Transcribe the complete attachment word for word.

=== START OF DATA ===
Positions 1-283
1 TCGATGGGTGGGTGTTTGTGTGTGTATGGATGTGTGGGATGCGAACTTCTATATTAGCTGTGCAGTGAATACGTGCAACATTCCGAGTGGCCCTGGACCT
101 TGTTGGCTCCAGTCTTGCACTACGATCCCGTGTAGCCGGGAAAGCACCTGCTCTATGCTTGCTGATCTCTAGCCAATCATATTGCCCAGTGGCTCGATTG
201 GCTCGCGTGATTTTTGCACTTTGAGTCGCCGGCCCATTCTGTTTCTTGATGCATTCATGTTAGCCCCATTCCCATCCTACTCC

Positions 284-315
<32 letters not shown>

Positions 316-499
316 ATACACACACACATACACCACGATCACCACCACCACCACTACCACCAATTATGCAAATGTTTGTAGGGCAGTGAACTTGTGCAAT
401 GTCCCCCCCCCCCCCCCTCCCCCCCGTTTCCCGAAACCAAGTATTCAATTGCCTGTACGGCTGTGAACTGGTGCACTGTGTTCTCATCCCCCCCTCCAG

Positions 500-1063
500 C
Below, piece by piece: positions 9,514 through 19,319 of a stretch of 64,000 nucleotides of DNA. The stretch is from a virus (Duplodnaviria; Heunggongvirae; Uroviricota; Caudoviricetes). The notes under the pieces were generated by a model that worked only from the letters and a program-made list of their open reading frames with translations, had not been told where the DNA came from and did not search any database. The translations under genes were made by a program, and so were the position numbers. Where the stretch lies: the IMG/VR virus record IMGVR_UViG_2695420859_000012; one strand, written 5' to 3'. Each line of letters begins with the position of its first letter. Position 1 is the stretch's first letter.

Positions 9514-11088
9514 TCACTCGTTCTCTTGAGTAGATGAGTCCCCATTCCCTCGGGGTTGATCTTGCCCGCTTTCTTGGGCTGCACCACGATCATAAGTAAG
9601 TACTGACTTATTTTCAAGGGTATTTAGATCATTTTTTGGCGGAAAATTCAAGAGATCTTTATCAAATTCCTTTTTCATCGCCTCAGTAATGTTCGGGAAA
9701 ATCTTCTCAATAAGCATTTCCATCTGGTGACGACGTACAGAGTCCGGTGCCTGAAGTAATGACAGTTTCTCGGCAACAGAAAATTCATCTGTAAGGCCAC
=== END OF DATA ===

Positions 1-283
1 TCGATGGGTGGGTGTTTGTGTGTGTATGGATGTGTGGGATGCGAACTTCTATATTAGCTGTGCAGTGAATACGTGCAACATTCCGAGTGGCCCTGGACCT
101 TGTTGGCTCCAGTCTTGCACTACGATCCCGTGTAGCCGGGAAAGCACCTGCTCTATGCTTGCTGATCTCTAGCCAATCATATTGCCCAGTGGCTCGATTG
201 GCTCGCGTGATTTTTGCACTTTGAGTCGCCGGCCCATTCTGTTTCTTGATGCATTCATGTTAGCCCCATTCCCATCCTACTCC

Positions 284-315
<32 letters not shown>

Positions 316-499
316 ATACACACACACATACACCACGATCACCACCACCACCACTACCACCAATTATGCAAATGTTTGTAGGGCAGTGAACTTGTGCAAT
401 GTCCCCCCCCCCCCCCCTCCCCCCCGTTTCCCGAAACCAAGTATTCAATTGCCTGTACGGCTGTGAACTGGTGCACTGTGTTCTCATCCCCCCCTCCAG

Positions 500-1063
500 C
Below, piece by piece: positions 9,514 through 19,319 of a stretch of 64,000 nucleotides of DNA. The stretch is from a virus (Duplodnaviria; Heunggongvirae; Uroviricota; Caudoviricetes). The notes under the pieces were generated by a model that worked only from the letters and a program-made list of their open reading frames with translations, had not been told where the DNA came from and did not search any database. The translations under genes were made by a program, and so were the position numbers. Where the stretch lies: the IMG/VR virus record IMGVR_UViG_2695420859_000012; one strand, written 5' to 3'. Each line of letters begins with the position of its first letter. Position 1 is the stretch's first letter.

Positions 9514-11088
9514 TCACTCGTTCTCTTGAGTAGATGAGTCCCCATTCCCTCGGGGTTGATCTTGCCCGCTTTCTTGGGCTGCACCACGATCATAAGTAAG
9601 TACTGACTTATTTTCAAGGGTATTTAGATCATTTTTTGGCGGAAAATTCAAGAGATCTTTATCAAATTCCTTTTTCATCGCCTCAGTAATGTTCGGGAAA
9701 ATCTTCTCAATAAGCATTTCCATCTGGTGACGACGTACAGAGTCCGGTGCCTGAAGTAATGACAGTTTCTCGGCAACAGAAAATTCATCTGTAAGGCCAC